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Commentary: 'The View' is America's kitchen table, political squabbling included

Lorraine Ali, Los Angeles Times on

Published in Entertainment News

Deflect. Play the victim. Attack. Repeat.

The strategy was familiar, as was the name. But the only thing smooth about Donald Trump Jr.'s appearance on "The View" Thursday was the hair slick atop his head and co-host Meghan McCain's composure.

There they were, the son of a historically unpopular, ethically challenged president and the daughter of a revered Washington legend, seated across from each other, dancing around their fathers' hatred of one another at the Hot Topic table. Their exchange -- indeed, this entire week on "The View" -- proved once again that ABC's long-running chat-fest isn't just a key stop on the campaign trail. It might be American television's closest approximation of the "kitchen table" of stump-speech fame, where we sit, sip and squabble over politics.

By the time McCain refocused the attention, of course, the molten conversation was well underway: Sunny Hostin had called Trump Jr. a liar and Whoopi Goldberg refused to speak his full name.

Trump Jr. was there to promote his father's 2020 campaign -- and his own book, "Triggered," about how hard it is being Trump. "The View" hosts McCain, Goldberg, Hostin, Joy Behar and Abby Huntsman were on a mission to get straight answers from him. Neither side was particularly successful.

Voluminous, verbal bulldozing was Trump Jr.'s non-winning tactic as he talked over all the women on the panel, including the one who came with him. Girlfriend Kimberly Guilfoyle, a former Fox News personality and senior adviser to President Trump's reelection campaign, tried to play mediator while singing the praises of the Trumps; the usually gregarious Behar had to hold her ears and ask Trump Jr. to stop yelling. And since he had no other game plan than Operation Bellow & Gaslight, cross-talk was his answer when Huntsman asked Trump Jr. why he revealed the whistleblower's name in a tweet when it was dangerous to do so, or when Hostin confronted him with a readout of the extortionate phone call at the center of the impeachment inquiry.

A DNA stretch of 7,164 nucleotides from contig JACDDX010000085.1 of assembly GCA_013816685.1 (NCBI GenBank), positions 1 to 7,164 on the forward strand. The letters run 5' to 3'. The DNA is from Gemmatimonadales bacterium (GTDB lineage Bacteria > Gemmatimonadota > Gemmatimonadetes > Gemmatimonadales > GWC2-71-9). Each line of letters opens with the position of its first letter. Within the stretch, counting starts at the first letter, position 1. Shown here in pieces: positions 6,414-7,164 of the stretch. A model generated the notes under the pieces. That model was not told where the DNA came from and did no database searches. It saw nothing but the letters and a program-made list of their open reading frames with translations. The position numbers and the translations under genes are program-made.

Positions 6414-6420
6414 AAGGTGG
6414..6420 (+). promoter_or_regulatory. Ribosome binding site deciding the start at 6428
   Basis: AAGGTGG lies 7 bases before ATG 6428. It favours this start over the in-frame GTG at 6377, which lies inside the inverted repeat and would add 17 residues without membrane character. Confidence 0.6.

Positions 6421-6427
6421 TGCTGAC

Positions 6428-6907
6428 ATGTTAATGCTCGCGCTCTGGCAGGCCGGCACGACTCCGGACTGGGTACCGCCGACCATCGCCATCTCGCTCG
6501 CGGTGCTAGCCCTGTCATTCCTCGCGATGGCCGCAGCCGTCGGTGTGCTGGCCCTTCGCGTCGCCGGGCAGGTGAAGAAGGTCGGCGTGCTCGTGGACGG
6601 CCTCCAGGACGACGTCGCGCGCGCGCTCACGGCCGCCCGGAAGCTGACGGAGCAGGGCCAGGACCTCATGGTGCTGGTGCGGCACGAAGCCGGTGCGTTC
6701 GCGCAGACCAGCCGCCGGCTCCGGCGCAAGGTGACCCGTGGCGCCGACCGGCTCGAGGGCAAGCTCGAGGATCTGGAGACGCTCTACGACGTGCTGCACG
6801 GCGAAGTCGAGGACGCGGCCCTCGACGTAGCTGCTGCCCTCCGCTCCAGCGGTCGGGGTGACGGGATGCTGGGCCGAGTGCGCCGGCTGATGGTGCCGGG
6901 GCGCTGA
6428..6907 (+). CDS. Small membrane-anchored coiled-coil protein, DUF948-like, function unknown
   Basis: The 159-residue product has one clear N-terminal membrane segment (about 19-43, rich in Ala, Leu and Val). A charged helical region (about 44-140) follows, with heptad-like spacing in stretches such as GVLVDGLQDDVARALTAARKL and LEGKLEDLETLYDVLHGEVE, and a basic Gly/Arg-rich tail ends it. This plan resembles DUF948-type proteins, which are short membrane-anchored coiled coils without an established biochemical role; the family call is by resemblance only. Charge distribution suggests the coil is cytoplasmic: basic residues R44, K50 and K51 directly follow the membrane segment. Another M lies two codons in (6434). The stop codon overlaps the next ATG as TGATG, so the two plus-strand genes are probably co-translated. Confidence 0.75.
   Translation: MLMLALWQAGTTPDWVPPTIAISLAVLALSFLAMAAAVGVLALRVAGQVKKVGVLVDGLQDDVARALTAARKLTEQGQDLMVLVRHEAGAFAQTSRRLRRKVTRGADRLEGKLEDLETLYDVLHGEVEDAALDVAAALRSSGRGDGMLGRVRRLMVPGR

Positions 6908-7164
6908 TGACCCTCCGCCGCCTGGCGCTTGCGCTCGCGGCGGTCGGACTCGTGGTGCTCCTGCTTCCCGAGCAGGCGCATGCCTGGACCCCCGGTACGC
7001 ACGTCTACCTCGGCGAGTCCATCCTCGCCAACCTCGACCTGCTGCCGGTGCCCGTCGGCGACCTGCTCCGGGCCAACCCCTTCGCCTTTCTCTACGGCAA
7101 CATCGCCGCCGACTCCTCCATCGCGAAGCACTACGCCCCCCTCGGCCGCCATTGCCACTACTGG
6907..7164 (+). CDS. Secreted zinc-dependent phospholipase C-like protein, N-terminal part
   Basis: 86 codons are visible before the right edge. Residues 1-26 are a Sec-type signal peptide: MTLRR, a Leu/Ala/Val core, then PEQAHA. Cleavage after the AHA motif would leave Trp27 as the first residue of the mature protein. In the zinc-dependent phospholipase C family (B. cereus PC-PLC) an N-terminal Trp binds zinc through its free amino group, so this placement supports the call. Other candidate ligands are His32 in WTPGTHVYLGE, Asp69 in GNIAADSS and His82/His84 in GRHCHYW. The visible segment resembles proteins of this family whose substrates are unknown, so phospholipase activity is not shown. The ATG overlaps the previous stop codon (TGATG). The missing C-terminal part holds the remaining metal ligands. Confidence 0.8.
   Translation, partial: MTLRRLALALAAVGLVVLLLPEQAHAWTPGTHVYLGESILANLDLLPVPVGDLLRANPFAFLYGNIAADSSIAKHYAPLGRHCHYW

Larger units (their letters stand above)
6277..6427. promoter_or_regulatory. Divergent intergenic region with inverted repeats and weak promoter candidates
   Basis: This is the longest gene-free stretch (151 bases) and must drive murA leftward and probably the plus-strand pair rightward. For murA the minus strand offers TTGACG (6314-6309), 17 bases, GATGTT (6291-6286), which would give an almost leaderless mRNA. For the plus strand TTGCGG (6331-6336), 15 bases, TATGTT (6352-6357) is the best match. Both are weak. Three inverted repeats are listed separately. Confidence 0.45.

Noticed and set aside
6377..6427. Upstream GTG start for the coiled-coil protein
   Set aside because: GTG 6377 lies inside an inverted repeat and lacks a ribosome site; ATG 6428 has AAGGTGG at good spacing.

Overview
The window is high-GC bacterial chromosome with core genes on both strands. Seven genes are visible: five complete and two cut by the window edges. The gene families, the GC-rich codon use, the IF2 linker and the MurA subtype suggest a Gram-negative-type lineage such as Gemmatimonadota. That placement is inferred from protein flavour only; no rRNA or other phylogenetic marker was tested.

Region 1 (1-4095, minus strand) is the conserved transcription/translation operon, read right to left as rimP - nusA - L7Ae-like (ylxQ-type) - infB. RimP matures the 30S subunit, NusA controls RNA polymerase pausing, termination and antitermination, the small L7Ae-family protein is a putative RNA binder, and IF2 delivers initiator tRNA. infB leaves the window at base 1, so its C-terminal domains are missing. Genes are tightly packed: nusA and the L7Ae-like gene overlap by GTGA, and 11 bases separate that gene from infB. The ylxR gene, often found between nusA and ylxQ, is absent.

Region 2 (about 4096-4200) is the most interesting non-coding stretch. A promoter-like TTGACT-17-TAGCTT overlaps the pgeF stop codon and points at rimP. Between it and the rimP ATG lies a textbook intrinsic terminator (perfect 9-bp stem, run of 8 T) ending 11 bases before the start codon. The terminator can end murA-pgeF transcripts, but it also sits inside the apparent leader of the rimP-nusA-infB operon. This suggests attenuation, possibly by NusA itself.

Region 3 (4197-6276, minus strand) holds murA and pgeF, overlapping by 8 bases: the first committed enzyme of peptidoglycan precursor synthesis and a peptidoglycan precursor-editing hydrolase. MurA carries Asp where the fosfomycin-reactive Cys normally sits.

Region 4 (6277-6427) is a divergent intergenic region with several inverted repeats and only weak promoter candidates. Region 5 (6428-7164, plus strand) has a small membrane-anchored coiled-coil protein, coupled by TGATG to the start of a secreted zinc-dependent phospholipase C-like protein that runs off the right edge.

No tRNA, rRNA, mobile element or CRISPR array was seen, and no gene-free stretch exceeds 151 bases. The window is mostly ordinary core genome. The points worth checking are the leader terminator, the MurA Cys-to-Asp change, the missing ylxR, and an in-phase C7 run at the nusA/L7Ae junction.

McCain's approach was markedly different when it came time for her to address the 41-year-old guest, and it produced one of the few reflective moments in an otherwise loud, argumentative "discussion." She maintained a measured tone when she said the senior Trump had hurt a lot of people on his way up. The Khans, for instance, were a Gold Star Family who lost their son in battle, and he insulted them. She asked if the president might apologize.

Trump Jr. answered with a mess of words, all seemingly from a conversation he was having on a talk show in an alternate universe: "I understand he's controversial. I understand he offended a lot of people. But he took on the establishment, and that's the premier sin in American politics these days."

Was it worth it, though, she pressed, hurting all those people?

And for a minute, Trump Jr. was caught off guard by McCain's very apparent struggle to conceal her own pain. President Trump consistently mocked the war record and integrity of her father, Sen. John McCain, before and after his death. In a loose setting like "The View," which is neither light morning fare nor hard-line politics, that ache was palpable. And remarkably, Trump Jr.'s face belied something close to shame.

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